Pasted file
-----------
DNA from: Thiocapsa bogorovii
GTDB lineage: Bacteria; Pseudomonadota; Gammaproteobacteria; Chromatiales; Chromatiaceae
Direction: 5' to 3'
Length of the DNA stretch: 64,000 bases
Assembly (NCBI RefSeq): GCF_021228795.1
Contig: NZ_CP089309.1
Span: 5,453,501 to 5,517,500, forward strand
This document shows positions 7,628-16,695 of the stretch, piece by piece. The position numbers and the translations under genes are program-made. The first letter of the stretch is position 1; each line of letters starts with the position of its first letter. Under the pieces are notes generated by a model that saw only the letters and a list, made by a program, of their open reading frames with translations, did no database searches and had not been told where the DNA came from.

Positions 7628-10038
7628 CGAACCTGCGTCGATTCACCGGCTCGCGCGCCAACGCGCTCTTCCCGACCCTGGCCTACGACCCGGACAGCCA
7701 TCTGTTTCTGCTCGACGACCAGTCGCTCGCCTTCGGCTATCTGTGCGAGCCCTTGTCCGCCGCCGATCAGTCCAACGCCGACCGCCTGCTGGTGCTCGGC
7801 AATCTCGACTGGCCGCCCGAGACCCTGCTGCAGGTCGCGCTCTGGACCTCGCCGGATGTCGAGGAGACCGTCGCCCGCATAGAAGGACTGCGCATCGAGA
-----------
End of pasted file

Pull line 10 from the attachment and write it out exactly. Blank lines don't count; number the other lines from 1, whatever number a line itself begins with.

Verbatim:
7628 CGAACCTGCGTCGATTCACCGGCTCGCGCGCCAACGCGCTCTTCCCGACCCTGGCCTACGACCCGGACAGCCA